Stupid stupid corporate world we live in. Why the hell are they buying in to that shit? It’s exactly the shit they are talking about leaving. Must be all trash talk, eh?

    Silly people.

  11. Cindy S. says:

    What a crock!

    I used the link to look at the letter. I noticed on their website they shut down comments on this item. I used to look at them from time to time, but no more Homegrown Revolution for me.

  12. rainymountain says:

    The whole idea of ‘intellectual property rights’ of a single person or group of people is rediculous. Plagarism is one thing, trying to retain and restrict for financial gain words or phrases that are part of current usage is another thing altogether. Most ideas are built on other peoples and most ‘original’ ideas are in fact in circulation even if they are articulated and publicized by one person. urban homestead has been around a lot longer than what’s the group called? Oh yes, Dervaes family, never heard of them before nor read their writings but I sure have heard urban homestead, ‘path to freedom’ must be an even older phrase, so must ‘homegrown revolution’.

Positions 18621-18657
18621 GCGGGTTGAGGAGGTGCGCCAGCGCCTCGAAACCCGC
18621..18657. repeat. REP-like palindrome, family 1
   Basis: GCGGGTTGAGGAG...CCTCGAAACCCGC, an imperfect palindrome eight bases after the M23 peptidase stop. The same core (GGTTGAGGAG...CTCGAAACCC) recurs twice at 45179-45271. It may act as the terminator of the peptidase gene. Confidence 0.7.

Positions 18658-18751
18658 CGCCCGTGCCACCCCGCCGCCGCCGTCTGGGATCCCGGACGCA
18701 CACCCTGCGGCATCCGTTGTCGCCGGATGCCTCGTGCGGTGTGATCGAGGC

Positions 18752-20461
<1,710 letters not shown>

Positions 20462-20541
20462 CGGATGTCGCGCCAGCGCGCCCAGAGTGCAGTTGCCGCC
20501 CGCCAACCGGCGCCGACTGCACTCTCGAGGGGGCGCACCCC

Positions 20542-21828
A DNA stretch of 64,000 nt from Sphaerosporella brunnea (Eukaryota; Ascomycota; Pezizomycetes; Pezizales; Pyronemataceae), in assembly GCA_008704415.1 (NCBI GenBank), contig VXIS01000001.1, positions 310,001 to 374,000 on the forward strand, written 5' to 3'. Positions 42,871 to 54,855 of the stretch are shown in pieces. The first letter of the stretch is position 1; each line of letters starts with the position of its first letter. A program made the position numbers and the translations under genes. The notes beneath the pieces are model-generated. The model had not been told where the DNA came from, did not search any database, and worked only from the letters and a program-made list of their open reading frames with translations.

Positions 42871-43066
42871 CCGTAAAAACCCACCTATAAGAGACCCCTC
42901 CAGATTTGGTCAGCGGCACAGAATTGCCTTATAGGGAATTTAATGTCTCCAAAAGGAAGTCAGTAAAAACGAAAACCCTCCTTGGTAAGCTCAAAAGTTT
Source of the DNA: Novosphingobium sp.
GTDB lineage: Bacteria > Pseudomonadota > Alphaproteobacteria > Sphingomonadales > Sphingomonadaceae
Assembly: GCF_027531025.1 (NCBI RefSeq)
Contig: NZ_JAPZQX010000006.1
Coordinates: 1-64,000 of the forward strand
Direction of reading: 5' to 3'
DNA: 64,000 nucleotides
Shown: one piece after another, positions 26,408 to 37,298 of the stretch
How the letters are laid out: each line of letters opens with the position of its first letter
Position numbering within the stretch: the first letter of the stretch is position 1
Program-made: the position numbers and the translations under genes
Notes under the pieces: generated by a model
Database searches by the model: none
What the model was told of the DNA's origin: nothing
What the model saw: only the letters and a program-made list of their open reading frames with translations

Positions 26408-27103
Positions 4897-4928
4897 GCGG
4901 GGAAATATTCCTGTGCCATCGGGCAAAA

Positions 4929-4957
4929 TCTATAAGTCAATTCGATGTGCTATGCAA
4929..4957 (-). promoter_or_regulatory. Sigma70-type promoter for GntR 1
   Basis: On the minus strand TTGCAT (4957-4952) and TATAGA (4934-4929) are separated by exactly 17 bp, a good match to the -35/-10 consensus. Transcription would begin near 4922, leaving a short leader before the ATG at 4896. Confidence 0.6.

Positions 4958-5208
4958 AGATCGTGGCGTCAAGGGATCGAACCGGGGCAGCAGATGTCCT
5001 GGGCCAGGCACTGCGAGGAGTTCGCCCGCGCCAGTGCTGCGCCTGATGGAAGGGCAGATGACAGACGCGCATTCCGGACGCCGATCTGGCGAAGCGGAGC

13. Kate Higdon says:

    Wow. How selfish and rediculous! What’s next? Is someone going to start tradmarking all of our normal, everyday language? Cliches? Proverbs? Popular phrases?

  14. I’m starting to think the patent office is accepting things that can’t be trademarked in a misguided attempt to fill the budget deficit.

  15. Jackie N says:

    I first saw them recently on the VH1 show, You’re Cut Off. They puzzled me then, and with this… oy. Forget about it. The girls had cute aprons though.
    I’m only watching trashy reality tv until I can get back out in the garden. I can only replan my garden so many times.

  16. Marie says: